Ex-UNC player talked to NCAA, but says he broke no rules

Staff writerSeptember 10, 2010 

Former North Carolina cornerback Chris Hawkins said Friday that he talked to NCAA investigators about his relationship with current Tar Heels football players but said he hasn’t broken any rules with regard to UNC.

Hawkins, who played the last of his three seasons with the Tar Heels in 2003, said he was helping North Carolina players “with the vetting process” of agents. He said he is not an agent, however, adding that he has not taken money from an agent.

But Hawkins confirmed that he bought a jersey from Georgia wide receiver A.J. Green, a purchase that led to a four-game suspension for Green. According to a University of Georgia news release, the $1,000 purchase was made by someone who meets the definition of an agent.

“I think it should get appealed, especially if they do a little more research and find out I’m not an agent and haven’t worked for one,” Hawkins said in a telephone interview.

Hawkins didn’t say which players he was vetting for agents but said he has known cornerback Kendric Burney “a long time” and has a bond with him.

Archived records of Burney’s Twitter account show posts by him describing trips to Atlanta and Las Vegas with Hawkins. Burney’s posts indicate that Tar Heels cornerback Charles Brown also went on the Atlanta trip. Hawkins said Friday that Burney and Brown – who were among seven UNC players declared ineligible for the Sept. 4 season opener against LSU in Atlanta. – paid their own way on the trips.

Six other players were held out of the game. Hawkins said he met in person with NCAA investigators who asked how he knew the UNC players and if he was trying to steer them to agents.

He said he and the North Carolina players were honest with investigators and didn’t do anything wrong.

“Nobody’s lied about anything,” Hawkins said. “I don’t understand why people are being held out. Nobody ever lied or took anything from me.”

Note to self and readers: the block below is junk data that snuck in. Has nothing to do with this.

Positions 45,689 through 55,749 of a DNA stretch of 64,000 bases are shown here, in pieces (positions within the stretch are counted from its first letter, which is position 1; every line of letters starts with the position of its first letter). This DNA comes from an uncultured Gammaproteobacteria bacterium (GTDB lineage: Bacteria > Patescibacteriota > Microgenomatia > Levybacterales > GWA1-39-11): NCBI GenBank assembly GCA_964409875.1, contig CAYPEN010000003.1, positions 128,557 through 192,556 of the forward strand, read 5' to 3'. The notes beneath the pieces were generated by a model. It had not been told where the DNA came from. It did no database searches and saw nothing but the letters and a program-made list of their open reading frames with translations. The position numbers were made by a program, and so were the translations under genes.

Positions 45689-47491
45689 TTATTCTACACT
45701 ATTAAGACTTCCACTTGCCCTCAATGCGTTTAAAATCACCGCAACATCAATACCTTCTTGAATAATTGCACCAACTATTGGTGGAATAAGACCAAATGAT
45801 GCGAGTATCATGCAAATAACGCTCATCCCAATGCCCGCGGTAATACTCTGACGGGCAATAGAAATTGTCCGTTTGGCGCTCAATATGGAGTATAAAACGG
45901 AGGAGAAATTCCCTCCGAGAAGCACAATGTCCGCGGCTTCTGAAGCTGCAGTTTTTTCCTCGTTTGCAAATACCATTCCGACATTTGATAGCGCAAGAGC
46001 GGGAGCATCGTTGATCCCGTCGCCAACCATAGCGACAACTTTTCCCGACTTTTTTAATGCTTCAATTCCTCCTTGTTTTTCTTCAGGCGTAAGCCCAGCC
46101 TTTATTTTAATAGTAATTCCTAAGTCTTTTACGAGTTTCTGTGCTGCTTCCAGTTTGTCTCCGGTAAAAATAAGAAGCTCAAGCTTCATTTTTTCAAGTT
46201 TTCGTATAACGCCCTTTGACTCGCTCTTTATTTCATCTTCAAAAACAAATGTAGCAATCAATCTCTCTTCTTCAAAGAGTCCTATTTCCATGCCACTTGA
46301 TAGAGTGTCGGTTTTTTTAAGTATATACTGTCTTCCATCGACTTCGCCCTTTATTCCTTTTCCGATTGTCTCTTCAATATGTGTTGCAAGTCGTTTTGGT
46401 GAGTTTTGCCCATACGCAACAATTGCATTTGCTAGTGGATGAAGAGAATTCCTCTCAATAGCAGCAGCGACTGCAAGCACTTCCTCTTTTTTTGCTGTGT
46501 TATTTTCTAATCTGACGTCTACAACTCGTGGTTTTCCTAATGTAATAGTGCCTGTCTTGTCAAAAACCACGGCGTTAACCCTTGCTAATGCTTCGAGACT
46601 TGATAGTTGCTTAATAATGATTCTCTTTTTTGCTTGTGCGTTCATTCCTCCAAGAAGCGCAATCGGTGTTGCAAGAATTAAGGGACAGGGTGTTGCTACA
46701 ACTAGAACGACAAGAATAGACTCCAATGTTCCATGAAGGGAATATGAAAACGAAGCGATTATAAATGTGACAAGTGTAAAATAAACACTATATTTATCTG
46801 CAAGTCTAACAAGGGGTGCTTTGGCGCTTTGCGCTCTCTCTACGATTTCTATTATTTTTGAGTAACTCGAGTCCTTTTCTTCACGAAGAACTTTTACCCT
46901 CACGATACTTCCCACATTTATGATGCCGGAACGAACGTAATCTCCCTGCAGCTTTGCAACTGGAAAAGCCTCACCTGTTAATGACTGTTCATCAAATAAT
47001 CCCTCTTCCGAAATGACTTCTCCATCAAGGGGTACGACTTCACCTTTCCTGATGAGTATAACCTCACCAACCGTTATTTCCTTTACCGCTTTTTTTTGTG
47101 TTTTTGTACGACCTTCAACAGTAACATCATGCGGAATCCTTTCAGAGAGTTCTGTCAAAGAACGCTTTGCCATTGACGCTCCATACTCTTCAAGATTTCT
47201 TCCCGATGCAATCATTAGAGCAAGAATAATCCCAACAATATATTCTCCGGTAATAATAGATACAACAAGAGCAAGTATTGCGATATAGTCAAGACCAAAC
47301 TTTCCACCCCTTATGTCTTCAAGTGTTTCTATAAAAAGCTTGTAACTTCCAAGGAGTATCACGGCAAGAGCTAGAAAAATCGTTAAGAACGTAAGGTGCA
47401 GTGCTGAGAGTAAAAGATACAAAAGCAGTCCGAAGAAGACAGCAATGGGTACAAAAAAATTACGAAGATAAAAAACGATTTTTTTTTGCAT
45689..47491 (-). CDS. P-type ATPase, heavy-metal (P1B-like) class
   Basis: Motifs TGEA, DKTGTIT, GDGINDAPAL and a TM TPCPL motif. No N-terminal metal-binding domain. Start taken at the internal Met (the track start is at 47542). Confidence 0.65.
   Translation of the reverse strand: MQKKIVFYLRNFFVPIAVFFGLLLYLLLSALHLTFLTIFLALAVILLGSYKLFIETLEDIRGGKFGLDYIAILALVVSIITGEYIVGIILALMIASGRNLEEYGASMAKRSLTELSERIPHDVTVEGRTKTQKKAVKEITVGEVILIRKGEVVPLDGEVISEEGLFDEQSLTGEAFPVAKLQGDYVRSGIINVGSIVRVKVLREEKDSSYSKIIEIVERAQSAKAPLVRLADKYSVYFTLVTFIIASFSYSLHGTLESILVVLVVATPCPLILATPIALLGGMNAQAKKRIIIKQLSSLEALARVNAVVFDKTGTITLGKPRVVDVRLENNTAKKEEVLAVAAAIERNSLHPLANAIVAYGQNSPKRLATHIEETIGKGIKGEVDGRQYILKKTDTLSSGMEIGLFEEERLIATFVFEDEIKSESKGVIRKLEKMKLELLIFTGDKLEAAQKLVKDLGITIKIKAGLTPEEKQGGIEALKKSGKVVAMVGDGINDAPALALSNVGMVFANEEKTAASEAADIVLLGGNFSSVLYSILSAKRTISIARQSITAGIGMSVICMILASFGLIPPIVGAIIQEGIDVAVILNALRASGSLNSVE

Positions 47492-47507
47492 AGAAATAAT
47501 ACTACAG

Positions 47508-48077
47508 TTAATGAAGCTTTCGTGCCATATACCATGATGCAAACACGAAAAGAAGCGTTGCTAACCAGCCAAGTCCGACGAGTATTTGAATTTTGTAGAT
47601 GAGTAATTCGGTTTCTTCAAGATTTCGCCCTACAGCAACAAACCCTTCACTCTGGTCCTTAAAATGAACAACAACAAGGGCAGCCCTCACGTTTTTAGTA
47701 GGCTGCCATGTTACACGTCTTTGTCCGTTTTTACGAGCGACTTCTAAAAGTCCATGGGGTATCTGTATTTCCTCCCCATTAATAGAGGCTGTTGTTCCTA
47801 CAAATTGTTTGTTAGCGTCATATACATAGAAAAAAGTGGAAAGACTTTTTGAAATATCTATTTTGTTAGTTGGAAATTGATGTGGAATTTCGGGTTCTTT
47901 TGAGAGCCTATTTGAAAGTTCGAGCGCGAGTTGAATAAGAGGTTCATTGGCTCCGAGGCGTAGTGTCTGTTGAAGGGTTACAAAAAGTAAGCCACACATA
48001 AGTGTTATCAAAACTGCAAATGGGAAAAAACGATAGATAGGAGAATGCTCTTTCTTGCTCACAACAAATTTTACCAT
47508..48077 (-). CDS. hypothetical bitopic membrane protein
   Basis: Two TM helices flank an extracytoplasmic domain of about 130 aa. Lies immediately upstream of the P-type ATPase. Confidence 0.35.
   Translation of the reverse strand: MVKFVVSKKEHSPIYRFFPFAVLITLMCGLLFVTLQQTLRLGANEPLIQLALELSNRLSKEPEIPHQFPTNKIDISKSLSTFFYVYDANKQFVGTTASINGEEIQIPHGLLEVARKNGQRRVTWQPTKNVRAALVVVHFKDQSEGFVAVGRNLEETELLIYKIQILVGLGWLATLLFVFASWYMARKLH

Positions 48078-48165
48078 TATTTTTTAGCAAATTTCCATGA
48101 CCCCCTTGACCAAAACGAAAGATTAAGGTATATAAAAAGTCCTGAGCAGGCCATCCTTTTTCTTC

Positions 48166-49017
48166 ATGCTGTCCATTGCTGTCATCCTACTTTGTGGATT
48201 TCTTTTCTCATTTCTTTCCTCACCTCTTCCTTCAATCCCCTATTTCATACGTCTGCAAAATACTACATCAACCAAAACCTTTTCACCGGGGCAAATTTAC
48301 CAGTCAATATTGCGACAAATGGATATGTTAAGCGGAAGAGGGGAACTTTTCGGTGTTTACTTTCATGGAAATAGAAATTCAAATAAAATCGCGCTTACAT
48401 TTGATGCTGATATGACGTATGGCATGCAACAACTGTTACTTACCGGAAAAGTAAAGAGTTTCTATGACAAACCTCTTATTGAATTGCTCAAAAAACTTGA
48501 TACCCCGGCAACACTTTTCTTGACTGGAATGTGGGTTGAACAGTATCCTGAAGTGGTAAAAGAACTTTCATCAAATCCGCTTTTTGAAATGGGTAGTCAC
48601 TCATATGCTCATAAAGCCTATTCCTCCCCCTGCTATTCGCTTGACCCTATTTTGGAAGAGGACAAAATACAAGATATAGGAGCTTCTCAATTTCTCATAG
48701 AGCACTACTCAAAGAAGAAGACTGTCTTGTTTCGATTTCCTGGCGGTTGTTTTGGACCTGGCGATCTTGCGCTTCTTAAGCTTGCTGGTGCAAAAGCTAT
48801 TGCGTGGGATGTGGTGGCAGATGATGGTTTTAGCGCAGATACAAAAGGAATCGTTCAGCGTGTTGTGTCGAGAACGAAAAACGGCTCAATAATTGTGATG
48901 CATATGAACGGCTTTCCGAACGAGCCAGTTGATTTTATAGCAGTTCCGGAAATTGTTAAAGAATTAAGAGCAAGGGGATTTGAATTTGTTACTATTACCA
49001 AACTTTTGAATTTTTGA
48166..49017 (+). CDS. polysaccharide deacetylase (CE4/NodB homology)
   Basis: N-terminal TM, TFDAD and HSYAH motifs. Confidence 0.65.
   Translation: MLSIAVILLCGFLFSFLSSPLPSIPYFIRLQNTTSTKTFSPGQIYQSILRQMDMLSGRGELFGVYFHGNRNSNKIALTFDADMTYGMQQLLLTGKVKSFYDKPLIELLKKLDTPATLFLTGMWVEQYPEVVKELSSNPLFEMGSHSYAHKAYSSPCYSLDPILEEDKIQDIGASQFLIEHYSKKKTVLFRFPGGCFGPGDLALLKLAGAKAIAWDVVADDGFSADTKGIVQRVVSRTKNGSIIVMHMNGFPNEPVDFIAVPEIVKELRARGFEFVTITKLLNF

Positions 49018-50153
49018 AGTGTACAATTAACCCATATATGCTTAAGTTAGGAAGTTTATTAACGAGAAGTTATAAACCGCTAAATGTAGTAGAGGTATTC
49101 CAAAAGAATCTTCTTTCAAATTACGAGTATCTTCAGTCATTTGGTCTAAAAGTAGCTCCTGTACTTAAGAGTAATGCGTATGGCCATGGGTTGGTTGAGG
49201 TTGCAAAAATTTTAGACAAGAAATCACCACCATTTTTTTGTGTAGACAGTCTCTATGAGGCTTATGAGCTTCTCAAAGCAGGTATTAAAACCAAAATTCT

The NCAA first informed UNC officials in June of its investigation into possible improprieties related to sports agents. NCAA rules allow players to speak with agents but prohibit them from accepting anything of value from them.

If players sign or make an agreement with an agent, their NCAA eligibility is forfeited.

Peter Schaffer, an agent who represents former Tar Heels wide receiver Hakeem Nicks (now with the New York Giants), confirmed that a current player at North Carolina asked him to talk to Hawkins, who was helping the player screen agents.

Schaffer said it’s not unusual for players to have someone help them decide which agent to choose. He said players might ask him to talk to their uncle or their pastor, for example, and said he honors those requests.

Hawkins never asked for anything of value, Schaffer said. Schaffer said he is speaking publicly because he wants people to understand that players have the right to speak to agents and carefully screen them in order to make the best possible decision.

“The selection of an agent by a student-athlete could be, other than getting married, one of the most important decisions they make in their entire lives,” Schaffer said. “And in order to make the best decision for the student athlete, that’s a personal decision based on the student athlete and his family and whoever he’s using to advise him.”

Hawkins is a former Kinston High standout who played three seasons for North Carolina before being dismissed from the team for unspecified violations of team rules in April of 2004. He transferred to Marshall for his senior season.

He said that he has helped manage the business affairs of his former UNC teammate, Willie Parker, who won two Super Bowls as a Pittsburgh Steelers running back. According to the court record for a February traffic ticket in Davidson County, the address listed by Hawkins corresponds with a Durham house that tax records show is owned by Parker.

Hawkins said he has gotten to know Tar Heel players when he has returned to campus along with Parker to work out with players in the offseason. He said the large amount of NFL-caliber talent on North Carolina’s roster has made the school a hotbed of agent activity.

On May 21, Burney mentioned traveling to Atlanta with Hawkins and Brown on his Twitter account. Later, Burney tweeted about meeting a second teammate, running back Shaun Draughn, in Atlanta. Draughn was withheld from the LSU game as school officials sought more information from the NCAA.

Burney tweeted about being at a pool party in Las Vegas on May 30 and said in a message at 1:25 a.m. on May 31 that he was in Las Vegas with Hawkins. Hawkins said it’s not a big deal for college students to take trips, especially when the players paid their own way.

“That’s what you do in college,” Hawkins said. “... I don’t know what the big issue is.”

He said he has helped the players evaluate those agents but said they will make their choices on their own.

“If they need some help, it’s me just helping them,” Hawkins said. “People are blowing it way out of proportion.”

Staff researcher Brooke Cain and staff writer J.P. Giglio contributed to this report.

ktysiac@charlotteobserver.com or 919-829-8942

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